At Close Quarters


It was extremely hot yesterday afternoon with temperatures into the mid 30s. Some of our guests headed to SafariLive to meet the crew and watch the countdown to the Live Drive. We then headed on drive and went to the north to follow up on some wild dog tracks from the morning.

We bumped into two massive elephant bulls in an open area and spent some time with them. Everyone got some special images of the giants from all angles as they fed around us. The light was brilliant and the elephants let us reposition our vehicles to get our desired images.

We carried on heading north east when a call came from the south that Tingana was found in the Mlohwati drainage line. We headed there and soon caught up with Tingana as he was moving through the thickets.

He eventually moved into a more open area and provided us with multiple walk-bys as he patrolled. This allowed our guests many opportunities to capture images of him as he went. Once our spot lights came out, we tested our manual settings, producing some back and side lit images. Having spent ample time with Tingana we made a quick drinks stop before heading back to the lodge for dinner.

During the evening and for most of the night we had a male lion roaring close to camp. This morning we decided to follow up on the lion. We struggled to locate the correct tracks as we had lion tracks all over the property. Eventually we decided to head east where the Nkuhuma pride were last seen.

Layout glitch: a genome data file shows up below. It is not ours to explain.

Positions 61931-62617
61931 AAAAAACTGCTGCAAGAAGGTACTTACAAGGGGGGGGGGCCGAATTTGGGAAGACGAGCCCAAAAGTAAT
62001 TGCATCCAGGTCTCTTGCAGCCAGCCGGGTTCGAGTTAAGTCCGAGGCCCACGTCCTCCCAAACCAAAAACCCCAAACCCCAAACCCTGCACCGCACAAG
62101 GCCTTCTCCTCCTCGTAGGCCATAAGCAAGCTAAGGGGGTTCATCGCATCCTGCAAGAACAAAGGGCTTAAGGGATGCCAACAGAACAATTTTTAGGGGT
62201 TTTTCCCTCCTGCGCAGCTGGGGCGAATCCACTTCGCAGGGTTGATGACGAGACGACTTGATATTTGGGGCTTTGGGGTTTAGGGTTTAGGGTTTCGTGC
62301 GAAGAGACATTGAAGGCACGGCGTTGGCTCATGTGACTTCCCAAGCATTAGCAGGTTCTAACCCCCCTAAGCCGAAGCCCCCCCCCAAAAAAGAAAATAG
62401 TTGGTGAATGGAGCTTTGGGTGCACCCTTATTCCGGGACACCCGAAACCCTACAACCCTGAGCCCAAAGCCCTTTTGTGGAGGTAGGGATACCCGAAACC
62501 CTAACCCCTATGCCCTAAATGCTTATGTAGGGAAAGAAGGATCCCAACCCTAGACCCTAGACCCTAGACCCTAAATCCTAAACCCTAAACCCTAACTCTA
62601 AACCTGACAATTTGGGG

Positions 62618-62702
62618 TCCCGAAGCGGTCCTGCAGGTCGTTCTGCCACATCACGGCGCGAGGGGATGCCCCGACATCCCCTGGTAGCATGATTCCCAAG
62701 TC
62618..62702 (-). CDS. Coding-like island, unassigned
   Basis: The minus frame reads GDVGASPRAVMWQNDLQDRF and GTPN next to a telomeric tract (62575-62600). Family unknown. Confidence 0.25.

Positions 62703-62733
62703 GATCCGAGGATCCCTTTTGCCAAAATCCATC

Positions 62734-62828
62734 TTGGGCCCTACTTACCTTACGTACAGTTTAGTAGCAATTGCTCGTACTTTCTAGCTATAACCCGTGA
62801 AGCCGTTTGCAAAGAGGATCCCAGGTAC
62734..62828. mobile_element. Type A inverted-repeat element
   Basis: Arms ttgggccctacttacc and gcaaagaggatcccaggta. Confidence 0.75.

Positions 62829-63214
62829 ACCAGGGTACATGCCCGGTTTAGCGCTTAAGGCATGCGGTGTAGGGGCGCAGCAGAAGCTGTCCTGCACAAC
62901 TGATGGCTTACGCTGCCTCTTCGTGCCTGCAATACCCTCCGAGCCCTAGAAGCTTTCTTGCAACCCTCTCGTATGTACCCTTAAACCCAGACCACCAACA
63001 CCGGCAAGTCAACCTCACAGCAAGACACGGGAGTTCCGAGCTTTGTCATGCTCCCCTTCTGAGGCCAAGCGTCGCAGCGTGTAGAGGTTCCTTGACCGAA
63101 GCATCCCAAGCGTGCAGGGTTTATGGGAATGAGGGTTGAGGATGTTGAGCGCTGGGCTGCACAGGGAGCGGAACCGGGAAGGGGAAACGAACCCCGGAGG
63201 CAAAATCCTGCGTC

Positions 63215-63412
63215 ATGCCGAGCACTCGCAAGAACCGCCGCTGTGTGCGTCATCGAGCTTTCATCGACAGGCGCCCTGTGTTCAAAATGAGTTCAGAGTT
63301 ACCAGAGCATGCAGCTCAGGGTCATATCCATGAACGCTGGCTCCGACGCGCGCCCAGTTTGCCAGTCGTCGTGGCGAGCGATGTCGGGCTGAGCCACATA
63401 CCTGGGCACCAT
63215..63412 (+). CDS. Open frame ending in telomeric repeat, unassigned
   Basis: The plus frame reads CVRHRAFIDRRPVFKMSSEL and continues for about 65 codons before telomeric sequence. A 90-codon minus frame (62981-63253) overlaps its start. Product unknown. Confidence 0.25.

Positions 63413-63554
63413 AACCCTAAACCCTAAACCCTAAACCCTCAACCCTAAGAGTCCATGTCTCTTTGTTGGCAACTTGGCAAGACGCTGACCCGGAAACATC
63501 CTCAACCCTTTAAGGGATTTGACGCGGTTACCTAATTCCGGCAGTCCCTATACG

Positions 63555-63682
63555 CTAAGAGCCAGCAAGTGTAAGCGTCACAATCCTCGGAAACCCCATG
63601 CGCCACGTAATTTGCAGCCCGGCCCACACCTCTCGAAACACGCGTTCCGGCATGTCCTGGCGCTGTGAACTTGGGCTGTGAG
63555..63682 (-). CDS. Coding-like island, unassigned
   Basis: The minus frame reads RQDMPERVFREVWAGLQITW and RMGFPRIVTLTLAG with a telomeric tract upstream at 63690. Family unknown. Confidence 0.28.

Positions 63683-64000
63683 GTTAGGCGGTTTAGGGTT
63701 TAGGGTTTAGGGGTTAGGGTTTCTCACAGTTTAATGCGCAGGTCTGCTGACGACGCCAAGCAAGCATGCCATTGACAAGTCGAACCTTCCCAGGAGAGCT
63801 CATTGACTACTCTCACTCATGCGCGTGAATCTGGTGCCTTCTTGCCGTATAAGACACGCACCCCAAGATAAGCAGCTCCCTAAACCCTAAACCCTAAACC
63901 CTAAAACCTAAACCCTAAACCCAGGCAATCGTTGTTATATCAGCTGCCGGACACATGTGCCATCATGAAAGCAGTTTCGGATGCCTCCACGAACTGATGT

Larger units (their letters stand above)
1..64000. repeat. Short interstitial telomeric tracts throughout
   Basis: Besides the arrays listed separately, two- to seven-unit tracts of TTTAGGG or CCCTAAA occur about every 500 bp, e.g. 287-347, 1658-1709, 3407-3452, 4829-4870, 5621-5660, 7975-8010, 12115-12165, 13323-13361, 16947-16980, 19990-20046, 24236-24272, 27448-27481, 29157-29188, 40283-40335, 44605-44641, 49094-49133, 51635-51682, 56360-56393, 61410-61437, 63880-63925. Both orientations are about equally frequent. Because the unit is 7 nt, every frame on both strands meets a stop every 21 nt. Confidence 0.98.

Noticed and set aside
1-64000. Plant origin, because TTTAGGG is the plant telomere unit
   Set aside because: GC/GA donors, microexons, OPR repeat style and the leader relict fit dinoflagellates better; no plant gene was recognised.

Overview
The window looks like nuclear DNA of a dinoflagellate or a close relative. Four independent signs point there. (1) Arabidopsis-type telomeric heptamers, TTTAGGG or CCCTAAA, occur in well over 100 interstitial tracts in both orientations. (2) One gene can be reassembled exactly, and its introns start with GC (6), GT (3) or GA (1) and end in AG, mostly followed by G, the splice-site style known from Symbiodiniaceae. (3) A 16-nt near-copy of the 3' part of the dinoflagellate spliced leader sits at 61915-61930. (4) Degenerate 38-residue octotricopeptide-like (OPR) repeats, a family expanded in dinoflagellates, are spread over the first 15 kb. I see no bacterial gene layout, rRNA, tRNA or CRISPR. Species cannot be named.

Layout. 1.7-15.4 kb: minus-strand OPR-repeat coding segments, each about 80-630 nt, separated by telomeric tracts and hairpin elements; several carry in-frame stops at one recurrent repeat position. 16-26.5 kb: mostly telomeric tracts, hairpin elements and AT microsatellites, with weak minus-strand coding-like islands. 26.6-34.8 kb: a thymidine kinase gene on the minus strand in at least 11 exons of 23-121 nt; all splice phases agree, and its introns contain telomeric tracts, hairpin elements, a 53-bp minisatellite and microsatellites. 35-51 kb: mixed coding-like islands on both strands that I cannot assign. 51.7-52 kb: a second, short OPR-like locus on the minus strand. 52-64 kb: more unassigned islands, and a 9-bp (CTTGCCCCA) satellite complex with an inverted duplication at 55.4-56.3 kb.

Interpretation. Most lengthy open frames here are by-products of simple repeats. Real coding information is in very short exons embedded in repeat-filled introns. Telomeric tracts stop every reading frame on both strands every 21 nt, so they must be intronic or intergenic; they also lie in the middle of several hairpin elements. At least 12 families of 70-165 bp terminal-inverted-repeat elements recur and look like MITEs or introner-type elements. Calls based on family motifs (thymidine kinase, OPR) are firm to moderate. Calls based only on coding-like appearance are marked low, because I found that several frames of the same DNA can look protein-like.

Suddenly, one of our guests spotted 4 cheetah lying in the shade of a tree. It was a mother and her three sub-adult offspring. We had last seen them in April. What a find! We followed them but they were unsure of us and we decided to limit the sighting to one vehicle. There were also hyena in the area and this made them nervous. We rotated the sighting between our two vehicles and managed to get some decent images of one of the cheetah on a termite mound.

When the cheetah made their way through a dense block, we knew an open area was through the other side and decided to loop around in the hope that they would come into the open. To our collective surprise, when we reached the open area we found another cheetah. An adult male resting under a Guarri bush. To see cheetah in the Northern Sabi Sands is rare but to have two separate sightings in one drive was unreal.

We spent a long time with him as he was relaxed and allowed us to get close to him. He sat upright, posing nicely. Our guests were all extremely happy. We then headed to a nearby waterhole for coffee and stopped to photograph some Rhino who surrounded our vehicles and were covered in ox peckers. Having had a very productive morning, we headed back to the lodge for a hearty breakfast and more Lightroom training.


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